Stadium Series game puck at Soldier Field before the Blackhawks vs Penguins… (Lenny Gilmore / RedEye )
AUSTIN, Texas It's been 11 days since the Blackhawks invaded Soldier Field as a snowstorm hammered Chicago. That seemed more distant this weekend, when reps from the team and the NHL headed to South by Southwest to discuss the Stadium Series.
We loved rolling in the snow outside the stadium, watching crews frantically clearing the ice with shovels and scrolling through Instagram pics of beer so cold it turned to slush. But how did the game come to be? And will the Hawks do it again? We hit SXSW to find out.
Hawks fans flocked to Wrigley Field on Jan. 1, 2009, for the second NHL Winter Classic. A year earlier the NHL had launched the annual outdoor game in Buffalo, selling out the Bills' Ralph Wilson Stadium in hours. Could they do it again?
"What Chicago showed us is it is sustainable," said Brian Jennings, the league's executive VP of marketing. "We went into Wrigley and we filled the house and we had that epic day against the Red Wings, and it showed that we were on to something."
The Winter Classic continued for the next three seasons, but the 2013 edition was canceled by the players' strike. Worried that fans had lost interest, the league planned six outdoor games in 2014, including one at Soldier Field.
Dean Matsuzaki was in charge of building six outdoor rinks, from L.A. to Yankee Stadium. Matsuzaki, the NHL senior VP of events and entertainment, bought an extra set of pumps, heaters and rigs and dispatched crews across the country.
At Dodger Stadium, the league set up a beach volleyball court and had a barbecue in the outfield, but things were different here. To pump the ice from a truck in the parking lot into Soldier Field, workers installed a booster pump halfway through the system.
The week before the game, temperatures dipped into single digits and the ice got too cold, became brittle and began to flake away. The crew added an inline heater to keep the rink warm at night.
"This year in Chicago particularly, Mother Nature threw everything at us," Matsuzaki said.
Hawks CEO John McDonough wanted one thing from the Hawks in the Olympics: A gold medal. He watched each game nervously, afraid someone might sprain a knee or tear a shoulder, but also hoped to see Chicago players on the podium.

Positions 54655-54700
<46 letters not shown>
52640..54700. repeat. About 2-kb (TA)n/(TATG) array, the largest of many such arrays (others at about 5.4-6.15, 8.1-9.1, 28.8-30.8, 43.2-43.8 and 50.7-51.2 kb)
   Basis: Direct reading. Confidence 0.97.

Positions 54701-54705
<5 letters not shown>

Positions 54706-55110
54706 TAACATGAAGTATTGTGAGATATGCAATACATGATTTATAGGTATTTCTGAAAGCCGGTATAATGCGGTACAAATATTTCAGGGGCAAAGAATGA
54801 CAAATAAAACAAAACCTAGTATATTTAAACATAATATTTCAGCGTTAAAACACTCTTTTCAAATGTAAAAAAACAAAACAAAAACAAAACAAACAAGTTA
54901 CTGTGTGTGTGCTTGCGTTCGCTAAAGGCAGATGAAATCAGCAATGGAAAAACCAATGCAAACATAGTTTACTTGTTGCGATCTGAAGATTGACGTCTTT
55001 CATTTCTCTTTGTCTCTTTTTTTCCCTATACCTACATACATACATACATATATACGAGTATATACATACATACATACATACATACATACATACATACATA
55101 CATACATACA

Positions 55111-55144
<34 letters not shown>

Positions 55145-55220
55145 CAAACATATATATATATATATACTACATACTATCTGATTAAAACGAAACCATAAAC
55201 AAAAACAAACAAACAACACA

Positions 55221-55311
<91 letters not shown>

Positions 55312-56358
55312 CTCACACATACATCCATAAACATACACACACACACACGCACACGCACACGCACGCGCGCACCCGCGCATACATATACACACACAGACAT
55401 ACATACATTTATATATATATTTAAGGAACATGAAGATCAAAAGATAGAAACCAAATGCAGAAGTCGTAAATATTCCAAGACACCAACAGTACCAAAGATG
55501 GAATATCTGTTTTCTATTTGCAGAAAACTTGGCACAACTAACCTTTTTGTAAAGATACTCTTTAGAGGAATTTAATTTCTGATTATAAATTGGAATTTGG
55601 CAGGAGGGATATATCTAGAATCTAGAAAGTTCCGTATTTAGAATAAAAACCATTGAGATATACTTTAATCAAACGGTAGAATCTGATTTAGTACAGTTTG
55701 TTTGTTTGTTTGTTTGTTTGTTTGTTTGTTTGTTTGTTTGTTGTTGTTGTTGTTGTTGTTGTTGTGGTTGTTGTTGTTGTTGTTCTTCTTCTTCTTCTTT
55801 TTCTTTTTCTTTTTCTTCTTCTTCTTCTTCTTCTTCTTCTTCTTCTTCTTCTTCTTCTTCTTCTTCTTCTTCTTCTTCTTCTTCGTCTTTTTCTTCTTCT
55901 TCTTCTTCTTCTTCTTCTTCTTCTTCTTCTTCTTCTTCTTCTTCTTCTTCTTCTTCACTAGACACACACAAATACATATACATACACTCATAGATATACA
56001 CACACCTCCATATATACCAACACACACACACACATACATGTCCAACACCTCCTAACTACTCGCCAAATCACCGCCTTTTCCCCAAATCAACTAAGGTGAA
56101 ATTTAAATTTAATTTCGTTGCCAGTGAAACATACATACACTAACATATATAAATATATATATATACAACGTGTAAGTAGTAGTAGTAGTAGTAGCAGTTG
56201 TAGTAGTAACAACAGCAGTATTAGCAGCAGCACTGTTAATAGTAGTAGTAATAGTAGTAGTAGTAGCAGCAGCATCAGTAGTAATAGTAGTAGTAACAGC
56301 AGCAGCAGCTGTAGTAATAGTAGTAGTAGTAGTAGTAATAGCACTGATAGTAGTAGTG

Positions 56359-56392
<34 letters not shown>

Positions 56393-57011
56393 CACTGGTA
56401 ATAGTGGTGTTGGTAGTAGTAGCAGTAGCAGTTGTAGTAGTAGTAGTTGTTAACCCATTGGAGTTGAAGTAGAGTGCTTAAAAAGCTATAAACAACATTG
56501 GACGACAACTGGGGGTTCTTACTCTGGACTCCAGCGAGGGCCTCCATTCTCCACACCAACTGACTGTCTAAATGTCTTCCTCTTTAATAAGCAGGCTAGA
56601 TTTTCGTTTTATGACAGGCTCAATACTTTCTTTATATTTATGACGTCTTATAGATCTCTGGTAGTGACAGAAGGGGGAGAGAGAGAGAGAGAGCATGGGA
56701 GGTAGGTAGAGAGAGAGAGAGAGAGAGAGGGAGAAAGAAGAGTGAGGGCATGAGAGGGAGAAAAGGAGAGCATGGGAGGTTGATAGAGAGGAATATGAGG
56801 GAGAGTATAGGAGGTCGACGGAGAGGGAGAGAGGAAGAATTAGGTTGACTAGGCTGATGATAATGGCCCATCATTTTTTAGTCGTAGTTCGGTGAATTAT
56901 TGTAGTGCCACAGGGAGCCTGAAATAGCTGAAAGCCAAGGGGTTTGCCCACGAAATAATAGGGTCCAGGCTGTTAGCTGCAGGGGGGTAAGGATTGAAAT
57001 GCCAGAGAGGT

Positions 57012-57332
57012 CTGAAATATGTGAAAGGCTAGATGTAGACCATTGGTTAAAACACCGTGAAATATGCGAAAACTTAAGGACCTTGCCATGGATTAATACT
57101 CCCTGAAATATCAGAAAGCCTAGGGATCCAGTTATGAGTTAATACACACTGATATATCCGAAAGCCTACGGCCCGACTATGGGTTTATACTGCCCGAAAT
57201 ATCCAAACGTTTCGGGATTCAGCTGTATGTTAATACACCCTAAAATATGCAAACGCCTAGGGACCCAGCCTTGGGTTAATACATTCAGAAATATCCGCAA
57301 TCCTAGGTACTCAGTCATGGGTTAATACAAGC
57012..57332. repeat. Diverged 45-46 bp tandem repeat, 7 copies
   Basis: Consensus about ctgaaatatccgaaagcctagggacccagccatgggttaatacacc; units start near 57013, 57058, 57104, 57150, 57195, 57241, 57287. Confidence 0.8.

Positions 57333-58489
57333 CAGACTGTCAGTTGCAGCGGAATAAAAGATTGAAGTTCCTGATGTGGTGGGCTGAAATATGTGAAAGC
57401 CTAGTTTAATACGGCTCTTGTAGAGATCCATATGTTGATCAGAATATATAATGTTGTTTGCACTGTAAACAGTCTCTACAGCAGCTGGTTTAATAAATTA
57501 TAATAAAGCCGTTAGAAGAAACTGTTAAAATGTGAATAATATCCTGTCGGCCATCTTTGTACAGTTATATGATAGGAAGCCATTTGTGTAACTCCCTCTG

He was looking for momentum, and so was the NHL.
"The Olympics is big sacrifice for our owners. We're a little bit tortured by it," Jennings said. "The exposure we get from it—our players love to play for their countries—is vitally important. We want to show our owners that participating in the Olympics is good for our business."
The trip to Soldier Field was positioned to bridge fans' appetite for the NHL from the Olympic break to the Stanley Cup playoffs. McDonough got the gold medal he wanted when Duncan Keith, Patrick Sharp and Jonathan Toews won with Team Canada. From there, the team's attention quickly shifted to March 1.
"Everybody had their eye on the bull's-eye coming back and playing in this outdoor game," he said. "Since the Stanley Cup championship, this is really the game everybody had targeted, even the players going to the Olympics. They didn't know what to expect."
Yes, there was a plan B.
As snow blanketed Chicago and visibility shrunk around Soldier Field, NHL officials had the options of delaying the game, rescheduling for the following day or pushing ahead. A team of meteorologists tracked the storm, and crews on the ground and around the country weighed in.
But the game went on.
"It was almost as if at 5:30 [p.m.] someone said, 'Cue the snow machine and hit it hard,'" McDonough said.
The Stadium Series game was the highest-rated broadcast in Blackhawks regular-season history. The games in Dodger Stadium were so well-attended they sold out of beer. Even the players' families raved about how much fun they had.
"We didn't realize that the atmosphere was going to be as electric as it was, as dynamic as it was," McDonough said. "It was one of a handful of events I've been party to where you wake up the next morning and say, 'Did that really happen? Did that really come together like that?' I think the two Stanley Cups were certainly that, but that game lived up to everything and more."
Courtney Linehan is RedEye's managing editor for content.
Want more? Discuss this article and others on RedEye Sports' Facebook page.